Saving Water: From Field to Fork: Curbing Losses and Wastage in the Food Chain

dc.contributor.authorLundqvist, Jan
dc.contributor.authorde Fraiture, Charlotte
dc.contributor.authorMolden, David
dc.description.abstract"We need to use our water prudently – no one will argue with this statement. But in fact we are wasteful. This need will become more pronounced, and the cost of bad water management will get higher in the future with increasing water demands from increasing population, cities, agriculture, and the environment. Moreover water management will become more difficult with climate change. New solutions and fast actions are required now. Agriculture is the largest human use of water. Clearly, agricultural practices need to be targeted to reduce wastage of water. This has been the center of attention for water saving practices for years. But there are additional ways to save water. Food consumers and businesses have a key role. Losses of food between the farmers’ field to our dinner table – in food storage, transport, food processing, retail and in our kitchens – are huge. This loss of food is equivalent to a loss in water. Reducing food loss and wastage lessens water needs in agriculture. We need to pay more attention to this fact. Our Key Message: Make the Food Chain More Efficient to Save Water to Facilitate the Achievement of Multiple Development Objectives"en_US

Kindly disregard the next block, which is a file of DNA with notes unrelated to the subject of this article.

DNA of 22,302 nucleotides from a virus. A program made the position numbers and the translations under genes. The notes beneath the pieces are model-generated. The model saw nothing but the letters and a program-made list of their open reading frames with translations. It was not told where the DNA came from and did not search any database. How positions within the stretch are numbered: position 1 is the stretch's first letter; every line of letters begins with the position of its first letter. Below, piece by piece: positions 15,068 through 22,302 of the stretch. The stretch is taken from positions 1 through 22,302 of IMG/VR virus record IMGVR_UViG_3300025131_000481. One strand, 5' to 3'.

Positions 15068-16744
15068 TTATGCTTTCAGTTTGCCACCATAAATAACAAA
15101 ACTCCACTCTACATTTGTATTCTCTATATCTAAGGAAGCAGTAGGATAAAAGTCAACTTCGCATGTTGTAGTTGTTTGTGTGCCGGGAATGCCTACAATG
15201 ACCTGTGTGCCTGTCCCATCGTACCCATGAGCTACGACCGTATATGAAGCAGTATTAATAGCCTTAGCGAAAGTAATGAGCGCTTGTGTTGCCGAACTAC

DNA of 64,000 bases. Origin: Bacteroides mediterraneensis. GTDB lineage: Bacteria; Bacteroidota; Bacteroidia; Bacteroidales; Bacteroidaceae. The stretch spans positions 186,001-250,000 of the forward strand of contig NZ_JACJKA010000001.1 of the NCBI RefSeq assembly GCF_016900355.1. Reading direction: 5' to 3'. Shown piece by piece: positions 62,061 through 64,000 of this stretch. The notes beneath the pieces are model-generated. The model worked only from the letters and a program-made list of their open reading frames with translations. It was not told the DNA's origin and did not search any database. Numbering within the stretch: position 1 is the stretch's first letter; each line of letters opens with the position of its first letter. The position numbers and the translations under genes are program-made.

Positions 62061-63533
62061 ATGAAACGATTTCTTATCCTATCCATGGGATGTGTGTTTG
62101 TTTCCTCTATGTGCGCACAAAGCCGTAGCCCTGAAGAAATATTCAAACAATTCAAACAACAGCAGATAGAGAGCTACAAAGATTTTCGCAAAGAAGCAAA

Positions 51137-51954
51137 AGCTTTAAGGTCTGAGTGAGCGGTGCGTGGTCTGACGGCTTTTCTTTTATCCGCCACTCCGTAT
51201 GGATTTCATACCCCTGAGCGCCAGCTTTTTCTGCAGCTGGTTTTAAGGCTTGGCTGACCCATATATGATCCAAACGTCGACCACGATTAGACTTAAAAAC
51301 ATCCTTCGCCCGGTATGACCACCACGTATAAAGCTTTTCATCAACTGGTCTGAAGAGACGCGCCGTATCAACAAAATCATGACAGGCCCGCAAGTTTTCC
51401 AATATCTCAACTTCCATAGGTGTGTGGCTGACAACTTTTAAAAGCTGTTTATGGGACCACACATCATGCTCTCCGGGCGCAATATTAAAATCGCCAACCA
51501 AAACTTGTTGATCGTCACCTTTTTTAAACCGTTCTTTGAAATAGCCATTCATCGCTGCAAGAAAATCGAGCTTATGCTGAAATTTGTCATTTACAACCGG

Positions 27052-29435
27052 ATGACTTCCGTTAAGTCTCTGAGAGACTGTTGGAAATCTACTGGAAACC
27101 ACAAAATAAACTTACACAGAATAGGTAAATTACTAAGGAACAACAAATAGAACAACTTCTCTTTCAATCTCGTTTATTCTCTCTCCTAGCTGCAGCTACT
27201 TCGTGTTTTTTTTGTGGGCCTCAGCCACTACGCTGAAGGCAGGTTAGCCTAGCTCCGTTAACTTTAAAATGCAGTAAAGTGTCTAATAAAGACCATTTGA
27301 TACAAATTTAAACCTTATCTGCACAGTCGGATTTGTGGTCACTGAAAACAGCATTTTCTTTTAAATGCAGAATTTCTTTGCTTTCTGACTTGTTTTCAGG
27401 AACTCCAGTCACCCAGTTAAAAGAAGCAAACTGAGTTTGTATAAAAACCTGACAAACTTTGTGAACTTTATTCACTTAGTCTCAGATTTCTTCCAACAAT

dc.publisher.workingpaperseriesStockholm International Water Institute, Swedenen_US
dc.relation.ispartofseriesSIWI Policy Briefen_US
dc.subjectfood supplyen_US
dc.subjectwater managementen_US
dc.subjectcost benefit analysisen_US
dc.subjectclimate changeen_US
dc.subject.sectorWater Resource & Irrigationen_US
dc.titleSaving Water: From Field to Fork: Curbing Losses and Wastage in the Food Chainen_US
dc.typeWorking Paperen_US
dc.type.methodologyField Reporten_US


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